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Genetic Health Testing for Great Danes

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Great Dane

Embark for Breeders offers three breed-specific genetic health tests for the Great Dane among the 250+ genetic health conditions for which Embark tests. Breeders can easily share breed-specific DNA test results on parents or puppies with the one-page DNA Health Summary report with Embark test results.  

Genetic health testing is an integral part of a responsible dog breeding program. When using genetic health testing, breeders need to educate themselves about concepts such as modes of inheritance, penetrance, prevalence, and phenotype for a specific variant in their breed to apply test results. Breeders also need to know which variants are causing health concerns in their breed and which health conditions currently have no genetic test available. This handy search function by breed or health condition can show breeders which DNA tests Embark provides. 

Embark DNA tests for the Great Dane include the following conditions. The health condition percentages based on clear, carrier, and at-risk status presented on common, rare, and very rare genetic risk factors are based on a subset of dogs within the Embark database and do not necessarily represent all dogs of this breed. While we are not able to provide specific population numbers at this time, we believe the data provided here to be sufficient to inform on current trends within the North American population of Great Danes. 

 

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Very rare genetic health risk factors >99% clear rate

The following genetic conditions have a greater than 99% clear rate and are considered very rare genetic diseases in the Great Dane

Degenerative Myelopathy, DM (SOD1A)

The dog equivalent of Amyotrophic Lateral Sclerosis, or Lou Gehrig’s disease, DM is a progressive degenerative disorder of the spinal cord. Because the nerves that control the hind limbs are the first to degenerate, the most common clinical signs are back muscle wasting and gait abnormalities. The gene is SOD1A*, and the mode of inheritance is recessive.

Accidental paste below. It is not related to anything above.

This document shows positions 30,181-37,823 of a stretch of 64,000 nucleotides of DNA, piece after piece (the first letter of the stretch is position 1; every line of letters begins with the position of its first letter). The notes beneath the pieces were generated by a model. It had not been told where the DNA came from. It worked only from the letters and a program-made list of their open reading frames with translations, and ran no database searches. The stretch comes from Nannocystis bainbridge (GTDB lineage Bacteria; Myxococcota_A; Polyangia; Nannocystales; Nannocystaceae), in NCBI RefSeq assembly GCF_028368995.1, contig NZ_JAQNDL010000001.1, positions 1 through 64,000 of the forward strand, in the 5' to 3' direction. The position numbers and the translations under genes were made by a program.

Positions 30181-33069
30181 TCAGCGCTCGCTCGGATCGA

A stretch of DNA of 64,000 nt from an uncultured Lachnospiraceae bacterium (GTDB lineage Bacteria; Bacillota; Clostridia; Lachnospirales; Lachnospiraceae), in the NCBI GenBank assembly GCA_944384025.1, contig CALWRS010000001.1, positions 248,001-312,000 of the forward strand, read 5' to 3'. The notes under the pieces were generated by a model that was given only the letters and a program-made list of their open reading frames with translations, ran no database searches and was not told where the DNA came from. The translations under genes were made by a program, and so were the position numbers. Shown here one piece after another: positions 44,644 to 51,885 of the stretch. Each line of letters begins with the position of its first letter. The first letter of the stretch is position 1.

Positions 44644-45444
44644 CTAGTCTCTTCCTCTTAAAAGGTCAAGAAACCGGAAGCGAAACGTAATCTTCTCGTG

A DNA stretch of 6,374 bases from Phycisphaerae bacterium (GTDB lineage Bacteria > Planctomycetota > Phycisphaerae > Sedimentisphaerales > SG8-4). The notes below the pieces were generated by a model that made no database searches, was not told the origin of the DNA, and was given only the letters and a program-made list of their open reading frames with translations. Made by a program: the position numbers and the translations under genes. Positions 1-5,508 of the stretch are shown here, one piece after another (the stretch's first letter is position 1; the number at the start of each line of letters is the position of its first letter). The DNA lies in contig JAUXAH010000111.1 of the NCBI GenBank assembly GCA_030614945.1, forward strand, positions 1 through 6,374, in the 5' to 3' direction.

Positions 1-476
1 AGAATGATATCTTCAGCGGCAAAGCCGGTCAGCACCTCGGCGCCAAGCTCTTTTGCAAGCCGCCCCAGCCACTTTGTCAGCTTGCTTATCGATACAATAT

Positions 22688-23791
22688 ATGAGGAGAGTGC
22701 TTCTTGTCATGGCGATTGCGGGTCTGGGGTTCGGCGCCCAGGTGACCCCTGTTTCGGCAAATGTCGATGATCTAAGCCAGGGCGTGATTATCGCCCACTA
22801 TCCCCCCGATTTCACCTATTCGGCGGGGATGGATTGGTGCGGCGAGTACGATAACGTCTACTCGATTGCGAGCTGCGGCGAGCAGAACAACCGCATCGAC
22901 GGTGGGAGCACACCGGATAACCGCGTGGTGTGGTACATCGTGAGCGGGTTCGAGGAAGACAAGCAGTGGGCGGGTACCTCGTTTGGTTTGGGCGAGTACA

* SOD1A vs SOD1B

Please note: While we test for the SOD1A variant, we do not test for the SOD1B (Bernese Mountain Dog type) variant at this time. Degenerative Myelopathy genotype results apply only to SOD1A.

Citations:  Awano et al 2009, Shelton et al 2012, Capuccio et al 2014 

Ichthyosis (SLC27A4, Great Dane Variant)

This skin disorder gets its name from the thick, darkly pigmented scales of skin (“ichthys” is Greek for “fish”) that affected dogs display on their noses, paw pads, and muzzles. The gene is SLC27A4. The mode of inheritance is recessive. 

Citations: Metzger et al 2015

Inherited Myopathy of Great Danes (BIN1)

IMGD stems from a mutation in the BIN1 gene, which produces a protein that controls cell membrane remodeling. This is especially important for muscle development and growth. Loss of BIN1 prevents muscle cells from differentiating correctly, ultimately leading to muscle malfunction and damage in the growing dog. The gene is BIN1. The mode of inheritance is recessive. 

Citations: Bohm et al 2013

With three known conditions in the Great Dane, this is evidence that genetic disorders are of concern within the breed, and other conditions are likely to be identified in the future. By DNA testing your Great Danes with Embark, you can help accelerate more novel discoveries to help your breed and all dogs. 

Canine Health and Breed Resources 

Great Dane Club of America 

Orthopedic Foundation for Animals (OFA)

OFA Canine Health Information Center (CHIC)

OFA-CHIC Health Testing Requirements for the Great Danes

Mandatory

Hip Dysplasia 

ACVO Eye Exam 

Autoimmune Thyroiditis

Cardiac Evaluation

Remember, genetic health testing is not a diagnosis of a disease. Please consult your veterinarian for any health issues with your dog. To start your DNA testing journey, explore Embark for Breeders Dog DNA Tests. 

Lisa Peterson Contributor

Award-winning writer, journalist, and podcast host Lisa Peterson is a canine subject matter expert and Content Strategy Lead at Embark Veterinary. She served as the American Kennel Club director of communications and club communications for 10 years before becoming a Westminster Kennel Club public relations consultant from 2016 to 2021. Lisa began owning, breeding, and handling Norwegian Elkhounds more than 35 years ago, and today is an AKC judge and AKC Breeder of Merit.

Read more about Lisa Peterson

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